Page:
It’s such a common issue that we all face as we especially navigate the co-parenting relationship or the co-working relationship. I think about this idea that failure to prepare is actually preparing to fail. I know that sounds a little bit hokey, but I think it really rings true in this situation. It’s good to come up with some responses in advance that take your usual reaction out of it.

The pause is so important. We don't just react and act instead of thinking in these situations. So what does that look like? First, ask yourself, does this email, text, or call require an answer? So not just is there a question here, but is this a question I really need to answer? So, this question that you need to answer would be like, “Does Susie have homework? What time is the meeting tomorrow?” These types of things. Of course you should answer them, but you should answer very straightforward for example, “Yes, homework is the math problem on page 12. Yes, the call is at noon tomorrow.” But we know we get these other types of questions too, and these are questions we know are going to create conflict or get triggered.

This is where the pause is so important, so you actually can respond tomorrow. You don't have to respond immediately. There's this immediacy that comes with these types of communications, but we actually don't have to get sucked in. We can pause if we want to, and we can say things like, “I'm not sure about the answer to this, so let me get back to you.” And so the pause can last as long as you need it to, and it will keep you from reacting out of that automatic trauma response, and it will buy you some time to calm down and use your thinking brain. So you've taken the pause. So now what do you actually say? Let's get down to brass tacks and get practical here. What I like to do and what I recommend for other people to do is to write down some responses in your notes app on your phone.

It's really that easy. Those responses might sound like, “I don't want to have conflict with you, and I'm concerned that if I respond, it may create conflict between us. Thank you for letting me know your thoughts. I'll consider them.” Or “I'm not willing to do that.” If they're asking you for something, say, “Thank you for asking.” If you're getting criticism or blame, what you're saying here is untrue, but you don't want to engage in an argument. You can even shut it down a little bit, by saying for example, “I've received your response. Thank you so much for sharing your opinion, these are really thoughtful.”  Low engagement responses that allow you to show up with kindness, show up with authenticity, but they're also boundaried in such a way that you're not inviting more difficulty.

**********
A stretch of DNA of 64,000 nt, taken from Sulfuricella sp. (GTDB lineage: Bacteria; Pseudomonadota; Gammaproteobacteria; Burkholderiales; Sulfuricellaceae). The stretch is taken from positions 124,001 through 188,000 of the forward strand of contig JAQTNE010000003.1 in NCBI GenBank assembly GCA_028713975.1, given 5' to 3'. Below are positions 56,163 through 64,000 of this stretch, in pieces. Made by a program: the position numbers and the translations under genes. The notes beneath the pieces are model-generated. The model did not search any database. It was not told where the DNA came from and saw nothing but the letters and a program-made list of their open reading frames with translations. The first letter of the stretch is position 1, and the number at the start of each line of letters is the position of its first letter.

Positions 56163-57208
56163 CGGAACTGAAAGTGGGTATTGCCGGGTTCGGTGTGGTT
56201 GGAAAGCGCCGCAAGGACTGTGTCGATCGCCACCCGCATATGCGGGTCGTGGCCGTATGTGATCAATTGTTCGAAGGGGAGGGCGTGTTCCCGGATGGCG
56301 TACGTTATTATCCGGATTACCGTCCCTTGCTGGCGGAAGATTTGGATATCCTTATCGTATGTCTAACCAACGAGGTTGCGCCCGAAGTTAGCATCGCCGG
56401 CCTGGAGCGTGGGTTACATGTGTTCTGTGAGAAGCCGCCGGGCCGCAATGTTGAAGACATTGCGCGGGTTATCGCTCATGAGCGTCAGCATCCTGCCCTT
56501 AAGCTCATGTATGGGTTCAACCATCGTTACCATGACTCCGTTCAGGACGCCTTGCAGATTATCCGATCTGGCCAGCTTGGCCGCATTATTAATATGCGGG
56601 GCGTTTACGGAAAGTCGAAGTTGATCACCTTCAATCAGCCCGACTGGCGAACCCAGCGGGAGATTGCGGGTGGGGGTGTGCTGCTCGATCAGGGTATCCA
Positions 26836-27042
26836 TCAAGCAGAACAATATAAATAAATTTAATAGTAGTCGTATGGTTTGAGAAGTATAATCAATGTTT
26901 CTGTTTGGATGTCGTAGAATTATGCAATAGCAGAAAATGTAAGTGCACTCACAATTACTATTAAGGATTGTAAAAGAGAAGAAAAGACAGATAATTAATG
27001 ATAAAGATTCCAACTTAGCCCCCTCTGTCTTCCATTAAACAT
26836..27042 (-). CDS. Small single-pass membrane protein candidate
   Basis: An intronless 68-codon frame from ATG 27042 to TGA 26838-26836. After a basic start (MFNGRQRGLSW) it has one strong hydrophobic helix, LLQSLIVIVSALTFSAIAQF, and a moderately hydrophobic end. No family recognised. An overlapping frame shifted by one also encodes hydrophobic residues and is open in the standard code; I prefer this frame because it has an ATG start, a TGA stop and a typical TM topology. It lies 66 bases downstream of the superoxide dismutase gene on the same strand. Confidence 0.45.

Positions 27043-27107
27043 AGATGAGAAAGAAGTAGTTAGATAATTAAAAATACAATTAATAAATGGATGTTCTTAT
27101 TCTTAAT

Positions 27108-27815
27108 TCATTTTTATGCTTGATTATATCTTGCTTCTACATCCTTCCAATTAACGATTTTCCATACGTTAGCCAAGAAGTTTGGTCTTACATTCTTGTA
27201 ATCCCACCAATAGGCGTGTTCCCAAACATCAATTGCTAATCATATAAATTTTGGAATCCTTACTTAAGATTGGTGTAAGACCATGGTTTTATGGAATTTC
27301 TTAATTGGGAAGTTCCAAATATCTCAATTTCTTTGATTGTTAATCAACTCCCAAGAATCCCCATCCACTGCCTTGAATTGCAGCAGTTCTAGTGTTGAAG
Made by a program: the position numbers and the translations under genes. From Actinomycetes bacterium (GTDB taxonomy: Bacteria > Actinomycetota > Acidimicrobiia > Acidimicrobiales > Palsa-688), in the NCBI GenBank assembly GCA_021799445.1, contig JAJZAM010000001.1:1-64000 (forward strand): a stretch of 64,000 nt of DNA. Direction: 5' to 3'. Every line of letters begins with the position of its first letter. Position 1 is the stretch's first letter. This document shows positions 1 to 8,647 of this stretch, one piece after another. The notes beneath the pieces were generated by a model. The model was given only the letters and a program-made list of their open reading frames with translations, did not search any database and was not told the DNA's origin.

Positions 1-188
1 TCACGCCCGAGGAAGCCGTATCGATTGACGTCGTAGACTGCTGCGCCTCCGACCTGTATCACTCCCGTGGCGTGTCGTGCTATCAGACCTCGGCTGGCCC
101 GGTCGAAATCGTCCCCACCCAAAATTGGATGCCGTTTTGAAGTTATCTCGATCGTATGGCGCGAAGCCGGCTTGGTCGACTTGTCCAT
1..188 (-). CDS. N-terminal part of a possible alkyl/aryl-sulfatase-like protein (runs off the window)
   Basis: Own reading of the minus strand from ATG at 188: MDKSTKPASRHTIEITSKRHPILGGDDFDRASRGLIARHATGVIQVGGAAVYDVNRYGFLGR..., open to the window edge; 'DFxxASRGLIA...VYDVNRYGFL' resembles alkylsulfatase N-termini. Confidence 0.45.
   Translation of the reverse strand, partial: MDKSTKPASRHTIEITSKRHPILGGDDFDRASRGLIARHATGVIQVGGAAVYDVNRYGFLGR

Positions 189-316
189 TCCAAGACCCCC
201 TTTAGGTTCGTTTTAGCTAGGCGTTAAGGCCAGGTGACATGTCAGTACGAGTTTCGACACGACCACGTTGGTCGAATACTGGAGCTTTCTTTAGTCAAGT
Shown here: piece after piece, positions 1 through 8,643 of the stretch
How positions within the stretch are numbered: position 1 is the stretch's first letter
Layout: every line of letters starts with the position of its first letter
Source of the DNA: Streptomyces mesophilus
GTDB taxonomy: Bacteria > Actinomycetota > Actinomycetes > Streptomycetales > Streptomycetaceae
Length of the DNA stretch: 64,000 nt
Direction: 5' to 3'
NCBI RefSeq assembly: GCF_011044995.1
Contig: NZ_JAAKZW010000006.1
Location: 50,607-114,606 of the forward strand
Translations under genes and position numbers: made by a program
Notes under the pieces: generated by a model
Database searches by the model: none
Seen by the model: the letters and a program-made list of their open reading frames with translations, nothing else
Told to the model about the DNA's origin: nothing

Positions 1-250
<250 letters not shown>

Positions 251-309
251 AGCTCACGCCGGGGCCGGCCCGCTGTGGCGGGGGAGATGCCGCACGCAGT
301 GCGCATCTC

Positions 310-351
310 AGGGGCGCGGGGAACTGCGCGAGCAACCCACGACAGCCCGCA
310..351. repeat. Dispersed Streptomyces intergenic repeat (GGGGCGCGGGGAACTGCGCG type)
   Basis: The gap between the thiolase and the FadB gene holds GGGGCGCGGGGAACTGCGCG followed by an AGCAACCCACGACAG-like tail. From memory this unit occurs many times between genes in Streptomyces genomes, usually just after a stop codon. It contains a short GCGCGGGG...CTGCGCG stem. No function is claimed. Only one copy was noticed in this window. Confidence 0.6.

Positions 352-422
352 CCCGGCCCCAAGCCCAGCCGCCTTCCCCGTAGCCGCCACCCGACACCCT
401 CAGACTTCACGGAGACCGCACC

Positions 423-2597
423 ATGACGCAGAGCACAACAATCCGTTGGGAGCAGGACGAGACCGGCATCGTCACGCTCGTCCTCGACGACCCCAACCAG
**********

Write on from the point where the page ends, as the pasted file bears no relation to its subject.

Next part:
If we have a toxic relationship with our ex, our kids are obviously going to be involved. What does self-care look like when kids are involved in the situation?

This is such a challenge. Solo parents often have really thin margins. It’s a special challenge, for co-parents in these situations because not only do they find themselves having these really thin margins, but they also experience the co-parenting relationship as a draining one. They can also find themselves struggling to undo some of the parenting or counter parenting of their ex. Then there's this additional layer where our children maybe have these special challenges when they come home, they have a difficult time transitioning from one home to the other, or they're acting out because of the transition.

What’s so important to remember in these situations is that we can only be responsible for so much. Your child has their own will and they have their own energy and their own perspective and their own choices to make, and then the other parent has theirs, and then we have ours. And then of course there's the Lord's will, which is no small thing. There's room for you to take a deep breath and relieve yourself of some of the burden of having to get it right all the time. And so I do really think that accepting that truth is a radical act of self-care.

In more practical terms though, we're going to get down to those practical pieces. It’s so lovely to actually insert some indulgences into your life that will keep you grounded in the present and keep you grounded in gratitude.

Things that are presently focused and small that you can access at a moment's notice. These would be things like buying yourself some chocolate and hide it in your closet so your kids can't eat all of it. Sneak in there, take a bite, take a hot bath, journal, but don't put pressure on yourself. Go outside. Take a minute to engage in the five senses, which we've talked about, put on music that you really like. They don't have to be these big radical acts or over the top amazing acts of self-care or even scheduled acts. Life really does take place in these tiny moments. It’s good for us to invite gratitude and calm into smaller, really present focused acts.

What role does community play and what could that look like?